Family tree provides vital information

Actress Lesley Sharp was able to trace her birth parents. Picture: Getty
Actress Lesley Sharp was able to trace her birth parents. Picture: Getty
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Legislation helping descendants of adopted people trace birth relatives should be extended to Scotland, says Gary Clapton

Descendants of thousands of Scots have a problem that many of us will never even consider. They are the descendants of adopted people who have died.

This group of people has no open access to any information about their biological families.

Adopted people themselves have access to records, such as their original birth certificate and court and agency records. With such sources of information, they can search for and perhaps make contact with their families of origin. But descendants of an adopted adult who has died – sons or daughters, for example – are in a different position. They will often find it impossible to locate or obtain access to any official information about their biological grandparents or other family members. Where the deceased has previously sought out his or her birth and court records, then information in the records may become available to his or her descendants. If not, the road back up the family tree is effectively blocked for anyone else.

It is not simply a matter of genealogical curiosity. Information about biological relatives can be very important – especially in relation to medical conditions, such as a tendency to develop diabetes or early onset heart disease. Multiple sclerosis and cystic fibrosis may also run in families, as do some forms of cancer. Knowledge of the medical history of biological relatives can be of crucial importance in preventing or treating conditions such as these. Once the adopted person has died, those left behind will often find it impossible to trace the information that could tell them whether or not they are likely to be affected by any hereditary condition.

An example from Birthlink’s files illustrates the issue – Nicola’s father was adopted as a baby in 1941. He found out that he was adopted by chance, when he was 17 years old. Nicola was to subsequently discover that he had always wanted to trace his birth family, but life, marriage and children took over and he took no steps to do so. Tragically, at the age of 37, Gordon died in a road accident. Nicola was three years old at the time. Gordon’s family of origin was always a curiosity for Nicola. Once she was older, and had children of her own, Nicola developed a passion for finding out about her father’s family. Her first attempts to access her father’s court records was unsuccessful (such access is at the discretion of a judge) but the second time around, with Birthlink’s help, her petition was successful. Adoption court records can be central to searching for birth relatives. They usually contain the name of the adoption agency that arranged the adoption and this kind of information is one such additional detail, preserved in the court records, that is not provided on the birth certificate.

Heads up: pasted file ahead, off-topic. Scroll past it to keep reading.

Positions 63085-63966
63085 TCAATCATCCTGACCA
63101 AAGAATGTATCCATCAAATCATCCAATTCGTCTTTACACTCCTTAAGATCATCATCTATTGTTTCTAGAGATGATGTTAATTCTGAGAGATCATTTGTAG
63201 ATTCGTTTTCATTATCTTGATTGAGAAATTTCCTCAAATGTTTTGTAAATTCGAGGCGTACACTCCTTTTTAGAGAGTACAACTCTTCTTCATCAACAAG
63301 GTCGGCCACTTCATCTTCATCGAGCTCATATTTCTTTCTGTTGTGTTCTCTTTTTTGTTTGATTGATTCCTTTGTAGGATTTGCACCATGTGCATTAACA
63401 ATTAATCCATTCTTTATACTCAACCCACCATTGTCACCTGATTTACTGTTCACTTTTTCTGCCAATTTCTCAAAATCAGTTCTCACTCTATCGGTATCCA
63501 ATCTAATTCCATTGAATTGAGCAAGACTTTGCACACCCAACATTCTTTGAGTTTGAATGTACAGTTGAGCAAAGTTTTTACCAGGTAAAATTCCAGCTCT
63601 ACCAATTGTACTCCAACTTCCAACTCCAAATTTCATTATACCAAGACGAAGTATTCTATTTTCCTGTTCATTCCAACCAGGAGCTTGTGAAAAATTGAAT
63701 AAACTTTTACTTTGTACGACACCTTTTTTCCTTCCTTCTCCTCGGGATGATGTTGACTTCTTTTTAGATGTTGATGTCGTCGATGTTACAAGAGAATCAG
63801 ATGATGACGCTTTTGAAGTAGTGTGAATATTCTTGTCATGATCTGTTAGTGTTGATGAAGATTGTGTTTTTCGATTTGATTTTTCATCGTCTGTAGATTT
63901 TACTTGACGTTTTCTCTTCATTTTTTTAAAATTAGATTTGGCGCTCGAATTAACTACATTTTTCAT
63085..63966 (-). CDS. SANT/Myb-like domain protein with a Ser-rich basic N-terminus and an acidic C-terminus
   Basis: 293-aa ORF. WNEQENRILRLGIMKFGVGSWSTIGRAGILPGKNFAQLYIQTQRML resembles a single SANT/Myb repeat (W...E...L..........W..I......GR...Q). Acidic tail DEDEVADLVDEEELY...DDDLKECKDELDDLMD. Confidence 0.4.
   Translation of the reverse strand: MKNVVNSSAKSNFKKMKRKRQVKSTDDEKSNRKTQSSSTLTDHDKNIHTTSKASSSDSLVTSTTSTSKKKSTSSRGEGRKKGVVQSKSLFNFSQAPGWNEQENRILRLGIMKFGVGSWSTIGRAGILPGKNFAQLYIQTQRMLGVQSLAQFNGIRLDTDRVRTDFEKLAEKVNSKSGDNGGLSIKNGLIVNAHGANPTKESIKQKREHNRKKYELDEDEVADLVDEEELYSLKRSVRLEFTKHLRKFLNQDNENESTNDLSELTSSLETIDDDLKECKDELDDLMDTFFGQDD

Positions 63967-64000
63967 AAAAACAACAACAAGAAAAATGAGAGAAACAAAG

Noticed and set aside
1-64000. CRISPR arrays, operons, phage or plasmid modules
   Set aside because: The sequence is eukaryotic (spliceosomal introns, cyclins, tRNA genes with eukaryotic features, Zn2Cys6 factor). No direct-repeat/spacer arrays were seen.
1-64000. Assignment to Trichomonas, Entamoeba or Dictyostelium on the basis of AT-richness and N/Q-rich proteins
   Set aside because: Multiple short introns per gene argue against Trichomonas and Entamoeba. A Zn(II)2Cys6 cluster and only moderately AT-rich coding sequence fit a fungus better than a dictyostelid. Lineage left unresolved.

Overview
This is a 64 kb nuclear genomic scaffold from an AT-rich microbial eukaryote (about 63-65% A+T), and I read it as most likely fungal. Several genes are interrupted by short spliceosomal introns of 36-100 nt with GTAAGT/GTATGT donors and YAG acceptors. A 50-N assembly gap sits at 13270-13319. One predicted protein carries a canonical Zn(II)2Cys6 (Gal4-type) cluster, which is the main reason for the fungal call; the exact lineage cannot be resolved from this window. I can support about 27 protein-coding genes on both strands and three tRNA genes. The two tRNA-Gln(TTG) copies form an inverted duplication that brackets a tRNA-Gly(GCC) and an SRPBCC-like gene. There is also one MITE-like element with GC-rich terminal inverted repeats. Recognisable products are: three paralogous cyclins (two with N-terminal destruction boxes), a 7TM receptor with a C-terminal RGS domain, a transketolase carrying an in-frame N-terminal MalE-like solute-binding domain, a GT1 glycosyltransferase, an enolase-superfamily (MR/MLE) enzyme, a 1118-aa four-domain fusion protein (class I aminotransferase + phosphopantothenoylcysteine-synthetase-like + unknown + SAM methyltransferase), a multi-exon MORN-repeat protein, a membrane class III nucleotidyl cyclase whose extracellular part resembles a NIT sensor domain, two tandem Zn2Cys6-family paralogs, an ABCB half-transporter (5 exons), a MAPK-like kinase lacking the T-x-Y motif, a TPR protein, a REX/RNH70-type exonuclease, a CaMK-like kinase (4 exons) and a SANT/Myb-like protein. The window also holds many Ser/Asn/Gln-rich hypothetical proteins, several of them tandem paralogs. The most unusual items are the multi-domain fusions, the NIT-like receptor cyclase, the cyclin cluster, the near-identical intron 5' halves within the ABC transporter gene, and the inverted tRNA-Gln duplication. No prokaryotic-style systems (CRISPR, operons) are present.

After her successful petition Nicola was provided with a copy of her father’s court process records. The information gave Birthlink vital details that eventually led to contact with two of Nicola’s aunts – both living in Australia. They told us that Gordon’s mother – Nicola’s birth grandmother – was still alive, but frail and in a nursing hospital just ten minutes drive away from Nicola.

Nicola met with her birth grandmother before she died. Since then, she has had ongoing contact with her aunts, who have written with lengthy information about the dad that she only knew for three years before he died. Without the agreement of a judge – and Nicola’s determination – this would not have happened.

The plight of those in Nicola’s position has now been recognized in England and Wales. A campaign by a lobby group, Descendants of Deceased Adopted Persons, has been successful in persuading parliamentarians to amend legislation to include descendants in adoption services. The campaign argued that descendants should be granted the same rights as birth relatives, such as birth mothers and other birth relatives, who now have access to help in making contact with adopted adults.

Earlier this month, an amendment was made to a Children and Families Bill currently going through the UK Parliament.

The effect of the amendment, when the Bill becomes law, will be to enable the Department of Education to make regulations entitling a wider group of people to have access to intermediary services and information to help them contact birth relatives.

The government has said “The intention is that the persons prescribed under these regulations would include the direct line of descendants of the adopted person (ie children, grandchildren).”

The rub is that any extended regulations would apply only in England and Wales. For the sake of every Scottish person in a position like Nicola’s, Birthlink would support any move to establish similar provision in Scotland.

• Gary Clapton is a university lecturer in social work and a consultant with Birthlink, an Edinburgh-based charity


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